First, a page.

Maize Under Threat - GE Maize Contamination in Mexico

Publication | August 18, 2003 at 0:00

Hands Off Our Maize Briefing Package.

Genetically engineered papaya - unknown plant

Publication | July 3, 2003 at 0:00

Genetic engineering is a crude and old fashioned technology. The mechanism by which genetically engineered (GE) papaya is resistant to Papaya Ringspot virus (PRSV) is not known. The environmental risks of GE papaya are difficult to define because...

Precaution Before Profits - GE field trials put our environment, food and fields at risk

Publication | July 2, 2003 at 0:00

Field trials of genetically engineered (GE) crops in Thailand threaten irreversible environmental harm, increasing the risk of GE contamination in our food and in our fields.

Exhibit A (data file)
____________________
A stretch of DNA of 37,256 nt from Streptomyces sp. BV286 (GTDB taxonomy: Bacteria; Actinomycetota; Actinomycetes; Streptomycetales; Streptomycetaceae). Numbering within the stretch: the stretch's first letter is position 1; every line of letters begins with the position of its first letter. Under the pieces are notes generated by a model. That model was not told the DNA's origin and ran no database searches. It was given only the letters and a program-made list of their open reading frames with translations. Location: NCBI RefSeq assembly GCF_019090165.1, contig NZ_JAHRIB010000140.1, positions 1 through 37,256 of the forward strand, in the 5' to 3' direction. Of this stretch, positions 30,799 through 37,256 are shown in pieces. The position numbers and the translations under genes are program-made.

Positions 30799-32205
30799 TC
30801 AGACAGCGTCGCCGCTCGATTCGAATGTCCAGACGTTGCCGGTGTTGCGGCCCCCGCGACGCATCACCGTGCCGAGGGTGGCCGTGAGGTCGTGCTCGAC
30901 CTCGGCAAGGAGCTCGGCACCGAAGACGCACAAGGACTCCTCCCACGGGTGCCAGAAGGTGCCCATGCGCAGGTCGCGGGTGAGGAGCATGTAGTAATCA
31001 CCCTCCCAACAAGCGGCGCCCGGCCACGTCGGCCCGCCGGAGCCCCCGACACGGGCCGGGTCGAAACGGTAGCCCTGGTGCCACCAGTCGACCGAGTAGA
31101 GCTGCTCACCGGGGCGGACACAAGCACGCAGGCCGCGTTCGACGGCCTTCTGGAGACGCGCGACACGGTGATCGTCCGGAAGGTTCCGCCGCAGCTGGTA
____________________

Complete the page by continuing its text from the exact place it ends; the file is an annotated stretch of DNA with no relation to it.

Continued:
Patented papaya - Extending control over food & fields

Publication | July 2, 2003 at 0:00

The European Union’s new labelling rules for food and feed - Implications for the...

Publication | July 2, 2003 at 0:00

The European Union's new Regulation on genetically engineered (GE) food and feed together with the regulation on traceability were finally adopted on July 2nd 2003 by the European Parliament. These regulations will substantially change the rules...

Precaution Before Profits - GE field trials put our environment, food and fields at...

Publication | June 19, 2003 at 0:00

2003 Update version - Field trials of genetically engineered (GE) crops in Thailand threaten irreversible environmental harm, increasing the risk of GE contamination in our food and in our fields.